Christiane Amanpour interviewed former Secretary of State Madeleine Albright, famous for her October 2000 meeting with North Korean dictator Kim "He’s Not a Nut" Jong Il, as part of her "Notes from North Korea" program, which aired on Saturday and Sunday evenings. During the segment, the CNN senior international correspondent failed to note how her husband, James Rubin, worked as spokesman and Assistant Secretary for State for Albright from 1997 until May 2000. Albright emphasized how "it's possible to have verifiable agreements" with the North Korean regime and how "negotiations need to be pursued actively." The Clinton administration that she worked for conducted negotiations with the communist dictatorship during the 1990s and signed a nuclear agreement with them, which the North Korean government violated by conducting a secret uranium enrichment program. So much for "verifiable agreements."
Amanpour did call the North Korean regime "a police state" and a "dictatorship" during her special, but she downplayed the communist government’s responsibility for the deaths of millions of North Koreans during a famine in the 1990s. [audio available here]
During the 1992 presidential campaign, when incumbent Vice President Dan Quayle made a spelling mistake, the New York Times was all over it. It's clear from the Times's story that the rest of the media was also in full pursuit:
So Jay Leno has a week's worth of new Dan Quayle jokes. At a school here, everyone was quite hush-hush the day after the visiting Vice President spelled potato wrong while directing a spelling bee.
..... Reporters stood around today for hours outside of the house where 12-year-old William Figueroa lives. He has become a national celebrity for having spelled the word correctly on the blackboard, only to have Mr. Quayle, holding a flash card with the word spelled incorrectly, encourage him to add an E at the end.
It certainly has been a fun day for folks that believe beyond a shadow of a doubt the media have a decidedly leftward slant.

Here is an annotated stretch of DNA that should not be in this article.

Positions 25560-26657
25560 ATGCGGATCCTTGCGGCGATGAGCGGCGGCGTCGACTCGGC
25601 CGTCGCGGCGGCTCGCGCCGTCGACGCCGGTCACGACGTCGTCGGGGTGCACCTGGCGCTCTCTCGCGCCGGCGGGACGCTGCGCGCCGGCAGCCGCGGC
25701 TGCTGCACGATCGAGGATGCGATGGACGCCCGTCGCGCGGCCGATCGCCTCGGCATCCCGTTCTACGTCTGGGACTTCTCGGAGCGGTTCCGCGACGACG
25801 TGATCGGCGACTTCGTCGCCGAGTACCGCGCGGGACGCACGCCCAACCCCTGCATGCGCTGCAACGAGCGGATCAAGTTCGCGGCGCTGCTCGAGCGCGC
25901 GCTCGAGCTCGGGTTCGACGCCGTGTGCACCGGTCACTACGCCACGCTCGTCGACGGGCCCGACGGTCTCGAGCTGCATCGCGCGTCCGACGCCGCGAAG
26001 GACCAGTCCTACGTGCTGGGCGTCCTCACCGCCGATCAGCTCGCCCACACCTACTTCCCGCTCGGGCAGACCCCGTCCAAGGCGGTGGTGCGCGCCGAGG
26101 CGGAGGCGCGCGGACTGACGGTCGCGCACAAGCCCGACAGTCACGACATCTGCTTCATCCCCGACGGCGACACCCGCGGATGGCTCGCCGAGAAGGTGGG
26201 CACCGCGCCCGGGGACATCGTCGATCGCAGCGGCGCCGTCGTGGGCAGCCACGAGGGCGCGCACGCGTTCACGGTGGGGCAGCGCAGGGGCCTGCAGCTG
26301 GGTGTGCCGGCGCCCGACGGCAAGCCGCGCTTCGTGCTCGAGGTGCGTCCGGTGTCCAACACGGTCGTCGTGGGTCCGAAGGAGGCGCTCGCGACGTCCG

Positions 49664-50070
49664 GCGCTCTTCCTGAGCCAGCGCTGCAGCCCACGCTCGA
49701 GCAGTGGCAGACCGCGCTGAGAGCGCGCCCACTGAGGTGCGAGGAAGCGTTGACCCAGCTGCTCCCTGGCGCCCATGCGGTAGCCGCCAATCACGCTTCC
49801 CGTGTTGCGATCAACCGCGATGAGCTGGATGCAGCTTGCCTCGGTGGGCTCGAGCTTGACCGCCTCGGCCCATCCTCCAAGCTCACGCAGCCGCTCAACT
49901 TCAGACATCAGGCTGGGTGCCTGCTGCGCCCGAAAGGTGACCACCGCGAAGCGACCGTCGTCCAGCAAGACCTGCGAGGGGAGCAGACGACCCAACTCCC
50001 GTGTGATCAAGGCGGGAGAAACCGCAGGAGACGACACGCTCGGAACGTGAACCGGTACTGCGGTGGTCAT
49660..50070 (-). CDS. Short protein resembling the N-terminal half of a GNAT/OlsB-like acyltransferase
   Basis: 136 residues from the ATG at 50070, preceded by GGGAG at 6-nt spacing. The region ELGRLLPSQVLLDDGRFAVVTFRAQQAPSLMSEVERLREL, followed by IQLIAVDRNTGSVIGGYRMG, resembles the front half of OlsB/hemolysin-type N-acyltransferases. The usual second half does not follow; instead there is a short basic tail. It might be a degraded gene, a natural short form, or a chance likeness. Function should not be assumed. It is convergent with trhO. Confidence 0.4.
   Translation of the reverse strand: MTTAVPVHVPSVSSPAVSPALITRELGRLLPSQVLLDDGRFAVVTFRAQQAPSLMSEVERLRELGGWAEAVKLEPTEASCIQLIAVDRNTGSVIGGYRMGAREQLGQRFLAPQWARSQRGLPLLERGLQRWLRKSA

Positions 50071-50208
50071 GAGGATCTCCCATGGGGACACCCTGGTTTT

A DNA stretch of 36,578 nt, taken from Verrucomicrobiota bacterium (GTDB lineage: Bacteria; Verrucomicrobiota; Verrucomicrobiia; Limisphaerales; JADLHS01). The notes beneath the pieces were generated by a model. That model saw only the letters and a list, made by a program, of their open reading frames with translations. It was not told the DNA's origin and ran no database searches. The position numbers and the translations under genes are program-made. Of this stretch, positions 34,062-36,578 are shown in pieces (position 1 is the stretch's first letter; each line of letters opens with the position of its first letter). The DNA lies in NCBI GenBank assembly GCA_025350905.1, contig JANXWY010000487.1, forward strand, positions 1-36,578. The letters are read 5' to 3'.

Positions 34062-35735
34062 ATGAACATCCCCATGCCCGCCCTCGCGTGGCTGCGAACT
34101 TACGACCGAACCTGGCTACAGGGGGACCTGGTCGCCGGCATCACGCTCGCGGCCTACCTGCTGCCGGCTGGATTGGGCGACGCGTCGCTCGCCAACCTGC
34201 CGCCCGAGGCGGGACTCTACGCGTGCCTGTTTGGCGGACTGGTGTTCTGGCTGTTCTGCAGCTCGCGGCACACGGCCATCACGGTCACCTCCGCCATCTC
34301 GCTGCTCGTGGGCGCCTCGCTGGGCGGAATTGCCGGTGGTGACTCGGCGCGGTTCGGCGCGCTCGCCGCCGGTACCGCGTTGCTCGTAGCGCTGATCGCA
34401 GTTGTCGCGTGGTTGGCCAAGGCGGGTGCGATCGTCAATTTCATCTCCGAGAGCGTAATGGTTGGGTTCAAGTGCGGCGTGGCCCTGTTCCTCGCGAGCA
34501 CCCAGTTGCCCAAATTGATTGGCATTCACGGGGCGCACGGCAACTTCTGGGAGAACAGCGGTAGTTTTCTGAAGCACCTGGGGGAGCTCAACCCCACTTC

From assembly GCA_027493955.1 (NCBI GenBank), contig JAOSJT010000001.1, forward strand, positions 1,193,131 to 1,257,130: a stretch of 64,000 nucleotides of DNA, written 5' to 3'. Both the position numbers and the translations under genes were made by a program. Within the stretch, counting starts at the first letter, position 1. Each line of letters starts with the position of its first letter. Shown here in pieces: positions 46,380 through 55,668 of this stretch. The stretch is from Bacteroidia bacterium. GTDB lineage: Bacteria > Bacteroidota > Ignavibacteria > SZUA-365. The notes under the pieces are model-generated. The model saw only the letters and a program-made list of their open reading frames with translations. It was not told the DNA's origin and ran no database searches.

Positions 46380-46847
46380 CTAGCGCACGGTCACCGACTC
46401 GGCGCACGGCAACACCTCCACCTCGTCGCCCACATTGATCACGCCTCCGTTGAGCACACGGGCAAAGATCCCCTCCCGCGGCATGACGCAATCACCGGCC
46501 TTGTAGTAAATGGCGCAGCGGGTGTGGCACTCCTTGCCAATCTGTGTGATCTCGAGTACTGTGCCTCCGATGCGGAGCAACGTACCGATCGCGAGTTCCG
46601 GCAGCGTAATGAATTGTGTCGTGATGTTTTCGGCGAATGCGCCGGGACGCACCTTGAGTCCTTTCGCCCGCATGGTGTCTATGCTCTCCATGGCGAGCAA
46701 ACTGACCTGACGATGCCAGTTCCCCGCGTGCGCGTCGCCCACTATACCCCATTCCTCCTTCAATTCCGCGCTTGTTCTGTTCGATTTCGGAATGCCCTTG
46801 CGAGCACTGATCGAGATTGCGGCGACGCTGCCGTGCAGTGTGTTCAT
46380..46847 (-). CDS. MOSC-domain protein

Not only did we learn that Hillary Clinton confidant Lanny Davis thinks MSNBC and Chris Matthews are "shamelessly biased," but he is also not pleased with CNN, and, much like Gov. Ed Rendell (D-PA), believes that "in this campaign, [Fox News] have [sic] been religiously middle-of-the-road."
Talk about your delicious trifectas!
As reported by Politico Friday (emphasis added throughout, h/t our good friend Johnny $, picture courtesy View Images):
CNN’s Wolf Blitzer tossed mostly softball questions at Senator Barack Obama on Thursday’s "The Situation Room." Besides his attempt to minimize his record as a liberal and as being the Hamas-endorsed candidate, Blitzer, for 22 minutes, skipped the Rev. Wright issue and both began and ended his interview with feel-good topics -- Obama’s appearance on the cover of Time magazine, and asking the Illinois Senator about what his mother would think of him if she was alive today.
As the interview began 10 minutes into the 4 pm Eastern hour of the program, Blitzer first asked Obama about Time’s "And the Winner Is" cover story emblazened with a picture of the Senator. The CNN host followed-up by referring to the so-called "Sports Illustrated Cover Jinx:" "It's almost like being on the cover of Sports Illustrated. Is that what you're -- you're nervous about that?"
CNN’s Wolf Blitzer, during a much hyped interview of Barack Obama on Thursday’s "The Situation Room," tried to dismiss facts about the Illinois Senator’s as mere opinions. First, the CNN host made a prediction about the upcoming general election campaign: "You know they're going to paint you -- the McCain camp, Republicans -- as a classic tax and spend liberal Democrat, that you are going to raise the taxes for the American people, and to spend money like there's no tomorrow when it comes to federal government programs. You ready to handle that kind of assault?"